Not for everybody. Quite a few left the theatre before the end. But an interesting tale, with lots of (at sometimes difficult to understand) symbolism.

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Monday, September 13, 2010

TIFF 2010: Little Sister (妹妹)

A somewhat too-long, not-engaging-enough Chinese story that partially and superficially resembles Cinderella but which aims, unsuccessfully, at higher values like gender-equality.(your opinion may differ, of course, and visually there is some value to the film)

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When killing the young of other species and roasting their carcasses to exhibit them is considered "nice".

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Sunday, September 12, 2010

the TIFF Bell Lightbox opens today

and the area around John and King prepare to celebrate!

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TIFF 2010 - Crying Out

"À l'origine d'un cri", a Quebecois film about the violence of love, of ignorance, of hate, of booze, of death, and a trip that, unintendedly, redresses some of those wrongs.

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Friday, September 10, 2010

9 á Íslandi - from Hof to Hrauneyjar

Our third day on the road was a day I had been expecting for a long time.  I don't know why.  We had already seen awesome sights, but I think the idea of travelling on rougher, mountain roads, was sort of romantic and adventurous.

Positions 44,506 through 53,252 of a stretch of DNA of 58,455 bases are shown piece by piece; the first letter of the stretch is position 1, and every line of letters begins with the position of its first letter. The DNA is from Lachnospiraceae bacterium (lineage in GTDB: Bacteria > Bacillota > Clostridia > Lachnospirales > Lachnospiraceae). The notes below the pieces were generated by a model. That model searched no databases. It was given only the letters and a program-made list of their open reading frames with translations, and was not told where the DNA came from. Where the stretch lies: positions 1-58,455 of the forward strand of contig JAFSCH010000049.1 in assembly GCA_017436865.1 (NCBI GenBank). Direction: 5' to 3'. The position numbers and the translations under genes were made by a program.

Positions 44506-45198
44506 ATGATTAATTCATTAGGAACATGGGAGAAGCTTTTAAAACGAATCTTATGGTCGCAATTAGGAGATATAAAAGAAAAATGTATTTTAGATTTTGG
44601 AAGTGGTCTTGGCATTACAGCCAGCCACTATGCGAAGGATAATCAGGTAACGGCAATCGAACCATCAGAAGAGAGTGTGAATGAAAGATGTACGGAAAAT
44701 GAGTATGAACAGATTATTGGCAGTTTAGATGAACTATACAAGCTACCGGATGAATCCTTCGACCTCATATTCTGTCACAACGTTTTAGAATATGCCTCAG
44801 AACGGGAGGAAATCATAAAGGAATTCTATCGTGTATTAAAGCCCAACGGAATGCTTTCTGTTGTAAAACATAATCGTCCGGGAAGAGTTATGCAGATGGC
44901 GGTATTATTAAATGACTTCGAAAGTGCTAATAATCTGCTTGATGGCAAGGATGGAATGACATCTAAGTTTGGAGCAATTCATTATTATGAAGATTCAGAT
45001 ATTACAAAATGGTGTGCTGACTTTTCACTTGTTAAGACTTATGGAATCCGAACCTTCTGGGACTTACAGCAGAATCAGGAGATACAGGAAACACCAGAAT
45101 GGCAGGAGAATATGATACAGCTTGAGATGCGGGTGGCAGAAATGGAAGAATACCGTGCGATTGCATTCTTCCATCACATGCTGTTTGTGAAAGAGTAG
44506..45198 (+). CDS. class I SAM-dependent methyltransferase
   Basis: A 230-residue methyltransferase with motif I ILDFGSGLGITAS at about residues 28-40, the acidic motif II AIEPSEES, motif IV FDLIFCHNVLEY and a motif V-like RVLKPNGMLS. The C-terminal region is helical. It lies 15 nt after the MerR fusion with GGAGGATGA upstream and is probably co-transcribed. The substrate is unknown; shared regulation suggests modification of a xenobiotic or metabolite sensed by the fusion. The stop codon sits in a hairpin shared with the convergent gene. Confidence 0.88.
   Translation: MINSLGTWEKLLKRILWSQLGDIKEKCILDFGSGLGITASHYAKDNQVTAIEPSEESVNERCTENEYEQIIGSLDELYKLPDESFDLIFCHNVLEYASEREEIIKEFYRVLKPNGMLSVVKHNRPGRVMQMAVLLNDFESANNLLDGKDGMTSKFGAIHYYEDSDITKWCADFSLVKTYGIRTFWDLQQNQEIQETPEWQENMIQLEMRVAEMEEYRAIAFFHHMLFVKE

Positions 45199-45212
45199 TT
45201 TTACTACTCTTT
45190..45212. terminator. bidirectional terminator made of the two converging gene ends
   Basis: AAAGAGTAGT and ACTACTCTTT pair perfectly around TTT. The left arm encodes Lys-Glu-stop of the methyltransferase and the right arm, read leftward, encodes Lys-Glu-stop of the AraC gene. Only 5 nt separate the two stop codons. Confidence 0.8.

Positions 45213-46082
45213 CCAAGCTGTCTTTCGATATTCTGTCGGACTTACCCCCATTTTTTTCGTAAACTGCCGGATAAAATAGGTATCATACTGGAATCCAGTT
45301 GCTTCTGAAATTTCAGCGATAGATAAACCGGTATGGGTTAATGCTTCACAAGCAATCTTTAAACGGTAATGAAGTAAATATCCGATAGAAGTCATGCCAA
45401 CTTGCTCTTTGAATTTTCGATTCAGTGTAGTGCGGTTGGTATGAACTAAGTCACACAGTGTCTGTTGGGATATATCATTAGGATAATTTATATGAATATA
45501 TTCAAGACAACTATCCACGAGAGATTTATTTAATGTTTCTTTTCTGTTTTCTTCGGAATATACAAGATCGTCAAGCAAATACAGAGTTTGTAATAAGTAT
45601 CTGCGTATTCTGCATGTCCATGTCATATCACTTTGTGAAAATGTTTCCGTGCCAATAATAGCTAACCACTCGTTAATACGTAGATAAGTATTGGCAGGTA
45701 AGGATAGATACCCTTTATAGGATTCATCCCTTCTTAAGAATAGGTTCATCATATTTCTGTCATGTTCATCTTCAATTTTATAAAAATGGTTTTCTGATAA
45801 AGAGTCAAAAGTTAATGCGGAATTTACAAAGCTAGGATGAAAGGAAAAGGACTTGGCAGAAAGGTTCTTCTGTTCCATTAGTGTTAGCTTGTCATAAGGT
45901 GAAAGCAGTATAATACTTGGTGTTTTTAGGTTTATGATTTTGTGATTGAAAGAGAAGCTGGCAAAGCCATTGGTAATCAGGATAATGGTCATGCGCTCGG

But, before we reached mountain road F208 (roads with an F meant "do not even think of it if you're not on a 4WD, and we'll fine you generously if we catch you") we still had our share of sights, like Hofskirkja, a lovely turf-roofed church with a grass covered cemetery; we also caught sight of Svinafellsjökull, which looked gorgeous with what sunlight reached through the clouds; and some weird stone formations near Nupar.   But once we got to Ytri-Ásar, where we'd turn right towards F208, I got REALLY excited, almost like a child.

What can I say.  The road had a certain magic to it.  From where we started, we could see tons of streams crisscrossing the valley, reflecting the sunlight beautifully.  We drove on a 1.5 lane (it wasn't as narrow as 1 lane, but not quite 2 lanes wide) gravel road, past riverbeds with blue-gray clay, past lava fields, past moss-covered volcanic-earth hills... where some of those hills had what resembled fissures (from quakes?) the contrast of the black earth inside and the bright green moss on top was mesmerising...  And so we drove, slowly (the speed limit was between 40 and 60 kmph), until we reached our first "obstacle", a river we needed to ford through!

I feared that moment as much as I was looking forward to it.  And there was no other way through.  So I followed the instructions our travel agent had given us, put the car in neutral, and forded the river not through the center, but through one of the sides.   It wasn't that deep after all, but it being our first time, it felt like such an adventure!   Needless to say, we crossed without trouble, and drove on to a road so full of charm we had to stop almost every 10 minutes to take a photo!

We first stopped at Eldgjá (Fire Canyon), actually a small detour from our original route, but well worth the stop for a nice walk along the river at the bottom of the canyon.